If we break down what happened to each "main" character over the course of the entire novel so far, very little has actually happened because we keep switching to another person which abruptly changes the tone or there are huge blocks of texts dedicated to status or paragraphs for choosing the best level up option or we get the same chapter but from a different character's viewpoint. You could cut 20-30% of the novel and get a more focused story and probably the same amount of info. I actually dropped the novel previously due to the amount of past chapters and switches between characters but I did come back because I was bored and kinda glad I read to current chapter this time.
Thats my main concern with the novel, lets move onto the best parts of the novel which in my mind is the world buliding and characters.
Author did an amazing job of creating realistic characters and makes the story revolve around them instead of storys where the character is dragged to different places by plot. Also give my boy Zach some love, I've read enough Xianxia novels with characters like Ryun, aka 'murder hobo with their own rules' that I'm rooting for Zach. Sure he's hypocritical at times and some times you just wanna punch his face, but in the end, he does what he thinks is best for the people around him (which might not be the actual best choice for them, but hey, who can say that they always make right choices irl)
I also gotta give props to author for creating such a rich world and setting with unique powers and abilities. Most authors will just build a generic system and set rules for leveling up but author has created pros and cons for each approach to power with multiple examples of powerful people with their own unique abilities. There certainly are some plot holes for the current world and inconsistencies but that's okay.
Where I'm at currently in the story is hype af as Zach and Ryun may meet and so many things are intersecting but I'm worried for what way the story is going to go afterwards.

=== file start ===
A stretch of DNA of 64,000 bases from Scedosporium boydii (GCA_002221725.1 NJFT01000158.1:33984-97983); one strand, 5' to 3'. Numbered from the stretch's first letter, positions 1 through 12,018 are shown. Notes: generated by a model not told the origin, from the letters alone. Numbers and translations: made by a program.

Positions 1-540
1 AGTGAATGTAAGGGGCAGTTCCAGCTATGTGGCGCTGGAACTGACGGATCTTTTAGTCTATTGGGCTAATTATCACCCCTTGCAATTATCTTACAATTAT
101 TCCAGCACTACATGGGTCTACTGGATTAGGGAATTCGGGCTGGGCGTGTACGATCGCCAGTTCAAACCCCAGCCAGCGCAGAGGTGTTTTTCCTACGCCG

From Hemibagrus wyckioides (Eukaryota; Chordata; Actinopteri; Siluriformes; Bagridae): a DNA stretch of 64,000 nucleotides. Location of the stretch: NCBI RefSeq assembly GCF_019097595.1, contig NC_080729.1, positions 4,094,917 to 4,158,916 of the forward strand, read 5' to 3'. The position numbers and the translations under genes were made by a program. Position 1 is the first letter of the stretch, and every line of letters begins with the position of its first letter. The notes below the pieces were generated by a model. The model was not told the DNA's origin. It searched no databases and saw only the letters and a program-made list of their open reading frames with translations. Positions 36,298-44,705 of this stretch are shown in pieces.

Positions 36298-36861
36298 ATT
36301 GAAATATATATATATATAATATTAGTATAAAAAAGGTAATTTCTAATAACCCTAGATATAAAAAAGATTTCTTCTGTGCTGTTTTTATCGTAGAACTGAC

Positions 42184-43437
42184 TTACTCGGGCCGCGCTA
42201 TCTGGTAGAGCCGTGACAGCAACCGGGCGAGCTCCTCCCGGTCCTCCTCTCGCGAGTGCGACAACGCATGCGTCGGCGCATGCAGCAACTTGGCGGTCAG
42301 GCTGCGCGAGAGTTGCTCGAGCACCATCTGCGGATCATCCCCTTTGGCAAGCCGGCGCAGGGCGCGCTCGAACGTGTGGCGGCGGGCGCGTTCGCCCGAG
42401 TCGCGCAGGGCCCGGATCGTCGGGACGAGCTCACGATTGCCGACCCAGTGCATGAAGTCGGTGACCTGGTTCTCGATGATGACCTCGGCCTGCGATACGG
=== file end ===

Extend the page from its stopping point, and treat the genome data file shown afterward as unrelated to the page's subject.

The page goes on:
I don't think I'll stick around as I know that its gonna take way too long for the tournament to end and for the MC's to meet and I know there's gonna be a ton of repeating chapters from different character's viewpoints that I'll just wait until volume is over or maybe not, idk.
Anyways, this is definitely one of the better/best storys on RR if you can tolerate the constant switching of characters/viewpoints.
~= Review as of Chapter 40 =~
TL;DR: Great world, systems and story; artfully juxtaposed character development. Perfect english and smooth reading.
The Story is really quite engaging, the combination of class levels and cultivation progression systems and their interplay is handled very well and offers a unique experience. Great world building on both macro and micro scales. Despite there being two main characters, this feels very much like its going to be primarily a story of redemption and healing for Ryun. After all, the truest and most complete way to defeat evil is to turn it to good.
The author's Style is interesting, beginning in medias res at the end of the world (which is quite an amusing phrase to say!) Initially I feared that the "Past" chapters would be focused upon too much, but they become less frequent and showing essentially just the highlight reel as the characters, both their past and present, are established and fleshed out. I came to appreciate this approach and my initial concerns proved to be unfounded. It is there to show how Ryun became the world-ender, butcher of humanity.